“Welcome back to my weekly review and recap of “The Flash.” To catch up on previous coverage, click here.
“You’re not the Arrow. That’s not the hero you are.”
As the first season of The Flash has progressed, much time has been spent comparing it to its counterpart, Arrow, and for good reason. Both derived from the same showrunners, both are from the same comic book universe, and they’re both crossed in and out of one another’s series when convenient. However, what’s made The Flash so enjoyable from the get-go has been how excited Barry was to be a hero, how genuinely good he is and the tone of the show adopting a lighter setting compared to Arrow. It’s this reason that makes Barry’s excursion over to grayer areas more interesting. He’s not enlisting Captain Cold’s help because he thinks it’s the good thing to do or the right thing to do; he’s doing it because he believes it’s the only thing he can do to save the lives he believes he’s helped endangered. He acts recklessly because he’s put into a desperate situation, and it’s good to see our hero stumble and make mistakes. He’s young and he’s new to this. Taking away the flaws and missteps would simply render him uninteresting. Despite his powers, he’s human and it’s what makes his deal with Captain Cold and then the Golden Glider make sense as a viewer. Sure, Joe is obviously the voice of reason, but how is Barry supposed to see reason when the Man in Yellow is taunting him, always–as he puts it–a thousand steps ahead.
Also, any excuse for Wentworth Miller to show up onscreen as Captain Cold once again is a treat, and Miller continues to rival Carlos Valdes as the season’s secret weapon. He gets the tone, he chews it up, and he makes the character his own.
The problem in the second to last episode of the season is a doozy. The team discovers that not only has Wells been hiding Eddie right in front of them underneath Star Labs, he’s also been rebuilding the accelerator for nefarious purposes no doubt. This would wipe out all of the meta-humans they’ve been illegally keeping there and must strike up a plan to remove them. The plan is to transport them to Oliver’s island of baddies but need a way to clear a path to get them to the Argus drop-off point. Joe speaks to a Defense Attorney who gives a refreshingly, resounding no, and Barry can’t get in touch with Oliver. Barry gets desperate and reaches out to Cold, using him as backup in case anything goes array. To make the deal, Barry must destroy any trace of Cold in the police files. Much to Joe’s chagrin, he goes along with the plan, believing he’s locked in an ally.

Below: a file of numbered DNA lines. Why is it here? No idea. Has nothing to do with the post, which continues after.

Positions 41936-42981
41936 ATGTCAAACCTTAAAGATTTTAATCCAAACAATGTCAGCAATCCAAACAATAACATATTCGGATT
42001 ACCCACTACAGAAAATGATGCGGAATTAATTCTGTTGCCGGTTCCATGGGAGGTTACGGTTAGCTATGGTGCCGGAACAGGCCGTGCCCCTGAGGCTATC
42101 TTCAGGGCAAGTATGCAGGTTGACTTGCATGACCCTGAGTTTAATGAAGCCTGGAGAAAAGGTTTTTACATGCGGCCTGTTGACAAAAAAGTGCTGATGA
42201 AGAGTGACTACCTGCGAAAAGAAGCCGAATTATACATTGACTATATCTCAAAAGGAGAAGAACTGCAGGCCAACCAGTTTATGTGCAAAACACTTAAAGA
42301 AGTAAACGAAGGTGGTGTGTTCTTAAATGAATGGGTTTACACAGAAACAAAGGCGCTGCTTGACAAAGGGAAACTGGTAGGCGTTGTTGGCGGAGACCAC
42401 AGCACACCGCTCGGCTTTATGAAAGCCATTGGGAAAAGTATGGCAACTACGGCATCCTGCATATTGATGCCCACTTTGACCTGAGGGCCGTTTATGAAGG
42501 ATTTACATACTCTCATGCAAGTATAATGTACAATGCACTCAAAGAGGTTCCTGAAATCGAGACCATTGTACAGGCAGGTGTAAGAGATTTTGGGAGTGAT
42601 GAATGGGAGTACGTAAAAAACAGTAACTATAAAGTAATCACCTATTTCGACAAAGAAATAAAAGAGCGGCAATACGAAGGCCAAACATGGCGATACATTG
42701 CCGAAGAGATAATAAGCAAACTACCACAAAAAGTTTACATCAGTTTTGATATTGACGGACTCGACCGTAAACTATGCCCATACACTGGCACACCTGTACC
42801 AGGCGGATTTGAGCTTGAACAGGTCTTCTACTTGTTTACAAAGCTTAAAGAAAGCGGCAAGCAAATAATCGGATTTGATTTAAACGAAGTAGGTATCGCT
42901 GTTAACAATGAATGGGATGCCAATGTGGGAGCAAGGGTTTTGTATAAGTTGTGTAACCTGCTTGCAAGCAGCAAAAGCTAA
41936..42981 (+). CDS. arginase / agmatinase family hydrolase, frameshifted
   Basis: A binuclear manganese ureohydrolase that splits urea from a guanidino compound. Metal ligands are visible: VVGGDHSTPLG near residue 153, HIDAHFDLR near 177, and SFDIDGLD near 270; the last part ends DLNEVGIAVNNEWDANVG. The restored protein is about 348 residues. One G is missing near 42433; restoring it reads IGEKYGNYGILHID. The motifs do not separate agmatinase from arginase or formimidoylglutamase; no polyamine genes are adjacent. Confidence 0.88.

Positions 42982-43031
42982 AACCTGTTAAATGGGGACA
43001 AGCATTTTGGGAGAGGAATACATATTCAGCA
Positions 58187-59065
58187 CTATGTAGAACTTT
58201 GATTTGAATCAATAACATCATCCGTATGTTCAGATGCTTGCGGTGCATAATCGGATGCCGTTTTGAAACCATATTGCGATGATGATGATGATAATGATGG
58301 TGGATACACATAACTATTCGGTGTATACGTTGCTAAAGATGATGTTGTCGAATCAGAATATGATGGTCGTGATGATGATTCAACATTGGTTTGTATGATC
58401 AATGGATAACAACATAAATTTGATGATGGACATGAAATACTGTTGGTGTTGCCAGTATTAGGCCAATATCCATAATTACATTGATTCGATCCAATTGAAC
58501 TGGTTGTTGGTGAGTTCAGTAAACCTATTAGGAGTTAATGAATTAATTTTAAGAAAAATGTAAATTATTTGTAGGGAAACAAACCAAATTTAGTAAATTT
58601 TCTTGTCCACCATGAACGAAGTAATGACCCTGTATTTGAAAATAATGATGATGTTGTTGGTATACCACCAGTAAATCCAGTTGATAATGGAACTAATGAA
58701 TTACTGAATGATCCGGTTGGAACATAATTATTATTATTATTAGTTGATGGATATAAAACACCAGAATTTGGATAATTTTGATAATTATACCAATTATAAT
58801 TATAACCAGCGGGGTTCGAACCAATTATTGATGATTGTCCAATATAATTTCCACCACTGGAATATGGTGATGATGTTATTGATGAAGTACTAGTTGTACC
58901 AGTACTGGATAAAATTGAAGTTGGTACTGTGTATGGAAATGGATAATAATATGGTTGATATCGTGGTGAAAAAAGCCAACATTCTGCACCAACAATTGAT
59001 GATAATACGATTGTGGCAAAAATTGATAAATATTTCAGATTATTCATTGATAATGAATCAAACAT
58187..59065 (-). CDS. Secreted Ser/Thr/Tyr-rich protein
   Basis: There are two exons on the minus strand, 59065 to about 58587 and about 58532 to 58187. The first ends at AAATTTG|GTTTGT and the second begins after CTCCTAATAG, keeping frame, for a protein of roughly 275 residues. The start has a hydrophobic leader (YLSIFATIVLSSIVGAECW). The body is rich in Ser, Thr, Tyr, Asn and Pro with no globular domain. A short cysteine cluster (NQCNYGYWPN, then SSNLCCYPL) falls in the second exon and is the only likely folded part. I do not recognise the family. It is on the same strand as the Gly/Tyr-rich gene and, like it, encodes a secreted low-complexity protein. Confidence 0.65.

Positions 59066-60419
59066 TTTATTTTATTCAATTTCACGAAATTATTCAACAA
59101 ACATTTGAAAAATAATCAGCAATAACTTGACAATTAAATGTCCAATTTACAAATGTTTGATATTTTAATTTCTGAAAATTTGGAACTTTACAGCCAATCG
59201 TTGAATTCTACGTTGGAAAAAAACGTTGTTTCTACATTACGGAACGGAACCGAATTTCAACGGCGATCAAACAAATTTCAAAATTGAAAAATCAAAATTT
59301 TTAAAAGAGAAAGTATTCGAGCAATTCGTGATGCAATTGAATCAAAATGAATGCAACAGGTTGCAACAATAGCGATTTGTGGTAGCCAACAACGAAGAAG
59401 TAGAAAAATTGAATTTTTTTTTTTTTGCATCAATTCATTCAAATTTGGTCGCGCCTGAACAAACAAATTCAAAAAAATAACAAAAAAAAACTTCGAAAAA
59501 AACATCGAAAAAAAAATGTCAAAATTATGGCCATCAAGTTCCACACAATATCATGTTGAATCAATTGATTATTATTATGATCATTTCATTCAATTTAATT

He was of course wrong.
Captain Cold betrays him because it’s in his nature, and by saving the meta-humans, they now owe him. Goodbye Snart, I think I’ll miss you most of all. (Until the spin-off of course.)
Off in B plot land, Iris is yet again jilted of any real screen-time as she deals with Eddie, who’s calling off their relationship. It’s a sad scene, but it’s one that leaves no loose ends. I wish I could have seen more of it rather than getting a brief sequence that seemed oddly inserted into the middle of a climbing action piece.
Barry meanwhile is dealing with the fallout of being double crossed by Captain Cold as Joe gives him his pep talk. Barry talks about how he’d seen Oliver fight and do what he believes is right despite the consequences and it simply didn’t work for him. The Flash isn’t meant to be a character who manipulates or wrongs; he’s joyful and enthusiastic and most importantly, good, which makes the tragedy he’s endured all the more affecting. Oliver’s growth is to reconcile who is now with who he was in his past and what the makes him while Barry’s is to take his pain, face it and come out the other end the same good person he was before.
Well’s shows up in the episode’s closing minutes to taunt the Star Labs team and we get our All Star team up we’ve seen so much of in the promos.
For like five minutes.
By the end of this week’s penultimate episode of The Flash, there was a part of me thinking “that’s it?”
Granted, that’s a ridiculous thought considering just how much the show managed to squeeze into the hour. For the most part the episode is wall-to-wall plot developments and action, hardly giving the characters a moment to breathe; as should be the case with the threat they’re up against. It’s just that the ending team up between the Arrow, Firestorm and the Flash was so cool that I wish we had gotten more time dedicated to it. Equally annoying was just how fast it was over between the three of them and Wells. Sure, three against one is going to put Barry on a steadier setting but no part of me believes that Wells would be contained so easily. I’m hoping (assuming) that he will play a larger part in the season’s finale next week but given Tom Cavanagh’s performance at the end of the episode that was equal parts cunning, delighted and eerie I would have liked to see more of it.
I can’t believe we only have one episode left!
This has been a great run so far, and the show has built itself up to a degree that even at the end of a strong episode such as this that puts every player in place, amps up the stakes and shakes up expectations, I still wished for more. The show continues to surprise me, and I can’t wait to see what it has planned for its last hour.